Peppercorn rib-eye steak with béarnaise sauce

Peppercorn rib-eye steak with béarnaise sauce

Peppercorn ribeye steak works wonderfully with a rich, buttery béarnaise. The sauce can be tricky to make, but it's well worth mastering.


For the peppermix

For the steak

  • 2 rib-eye steaks (approx. 225g/8oz each), well marbled with fat, at room temperature
  • ¼–½ tbsp peppermix (see above)
  • 2 tsp rapeseed oil

For the béarnaise sauce


  1. To make the peppermix, combine all the ingredients in a spice grinder. Season the steaks on both sides with the peppermix and a pinch of salt. Any excess spice mix can be stored in an air-tight container for future use.

  2. To make the béarnaise sauce, heat the vinegar, tarragon, shallot, pepper and three-quarters of a tablespoon of water in a small saucepan. Boil until the volume of liquid has reduced to a tablespoon.

  3. Set a heatproof bowl over a pan of just-simmering water, ensuring the bowl is not touching the water. Add three-quarters of a tablespoon of water and the egg yolk and whisk with a balloon whisk until the mixture is creamy and increased in volume.

  4. Remove from the heat and gradually whisk in the clarified butter. Stir in the tarragon and shallot reduction. Season with a good pinch of salt.

  5. To cook the steaks, make sure they are at room temperature. Brush a ridged griddle pan with the oil and place over a high heat. When the pan is hot, add the steaks and cook for 1–2 minutes per side for rare, 2–2½ minutes per side for medium or up to 4 minutes per side for well done, depending on the thickness. Remove from the pan, cover with kitchen foil and leave to rest for 5 minutes at room temperature.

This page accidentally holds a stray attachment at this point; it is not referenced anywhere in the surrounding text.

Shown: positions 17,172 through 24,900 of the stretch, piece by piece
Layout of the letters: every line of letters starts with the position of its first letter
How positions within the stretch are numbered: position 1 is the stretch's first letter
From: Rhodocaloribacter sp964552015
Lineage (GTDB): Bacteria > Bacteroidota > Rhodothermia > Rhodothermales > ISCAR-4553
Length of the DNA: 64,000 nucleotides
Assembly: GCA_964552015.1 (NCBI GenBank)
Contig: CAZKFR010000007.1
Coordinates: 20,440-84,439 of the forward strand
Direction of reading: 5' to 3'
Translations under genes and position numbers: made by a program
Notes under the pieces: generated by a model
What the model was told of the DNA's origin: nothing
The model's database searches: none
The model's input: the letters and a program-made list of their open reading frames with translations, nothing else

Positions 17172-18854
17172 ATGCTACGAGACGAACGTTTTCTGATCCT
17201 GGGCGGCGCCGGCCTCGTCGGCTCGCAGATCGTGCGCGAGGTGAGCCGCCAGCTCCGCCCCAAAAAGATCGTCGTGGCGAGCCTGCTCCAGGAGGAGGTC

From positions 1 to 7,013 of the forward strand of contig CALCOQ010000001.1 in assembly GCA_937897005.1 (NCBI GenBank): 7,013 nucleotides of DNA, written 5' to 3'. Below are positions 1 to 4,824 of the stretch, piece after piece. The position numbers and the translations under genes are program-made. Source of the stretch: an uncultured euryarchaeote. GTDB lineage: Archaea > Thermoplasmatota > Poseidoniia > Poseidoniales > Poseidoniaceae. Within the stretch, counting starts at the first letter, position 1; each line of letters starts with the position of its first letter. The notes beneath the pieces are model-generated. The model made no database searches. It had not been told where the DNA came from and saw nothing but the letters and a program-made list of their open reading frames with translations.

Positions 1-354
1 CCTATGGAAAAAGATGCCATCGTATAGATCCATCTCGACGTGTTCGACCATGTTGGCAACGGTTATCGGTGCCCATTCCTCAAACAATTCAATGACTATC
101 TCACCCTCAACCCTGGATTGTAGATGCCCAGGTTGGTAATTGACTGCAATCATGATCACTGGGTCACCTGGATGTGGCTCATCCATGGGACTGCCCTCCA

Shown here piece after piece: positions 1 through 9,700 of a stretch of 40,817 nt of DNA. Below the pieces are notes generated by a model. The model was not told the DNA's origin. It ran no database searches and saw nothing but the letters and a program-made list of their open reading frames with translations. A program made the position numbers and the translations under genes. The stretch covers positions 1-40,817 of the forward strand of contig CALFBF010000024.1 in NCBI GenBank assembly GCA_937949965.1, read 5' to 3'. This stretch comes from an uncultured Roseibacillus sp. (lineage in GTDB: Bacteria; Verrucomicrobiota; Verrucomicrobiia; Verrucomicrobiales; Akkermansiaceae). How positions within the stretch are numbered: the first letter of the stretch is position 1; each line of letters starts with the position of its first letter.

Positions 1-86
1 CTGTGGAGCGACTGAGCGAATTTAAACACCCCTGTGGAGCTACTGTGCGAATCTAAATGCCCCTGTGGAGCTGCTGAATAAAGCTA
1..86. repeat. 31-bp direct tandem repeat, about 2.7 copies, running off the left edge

6. Serve the steak with the béarnaise and a side of butterhead lettuce salad or green beans.

Recipe Tips

The smoky peppermix can be used on steaks or sprinkled on lamb, chicken or roasted vegetables. Make extra and keep in an airtight container to use in other recipes.

To cook the steak on a barbecue, light the charcoal barbecue 30–40 minutes ahead of cooking time. Brush the grill with the oil. Barbecue the steaks for 1½–4 minutes per side, depending on their thickness or how well done you like them. Cover with kitchen foil and leave to rest for 5 minutes at room temperature.

To make your own clarified butter, melt the butter in a saucepan over a low heat. Skim off the frothy foam from the surface and discard. The white milk solids will sink to the bottom and the clear yellow butterfat will be on top. Carefully pour the clear fat into a bowl or jug, leaving the milky residue in the pan (discard this). Clarified butter is perfect for frying as it can be heated to a very high temperature before burning, unlike regular butter. Because clarified butter is pure fat, it keeps well. Pour into a jar and store in the fridge for up to six months.

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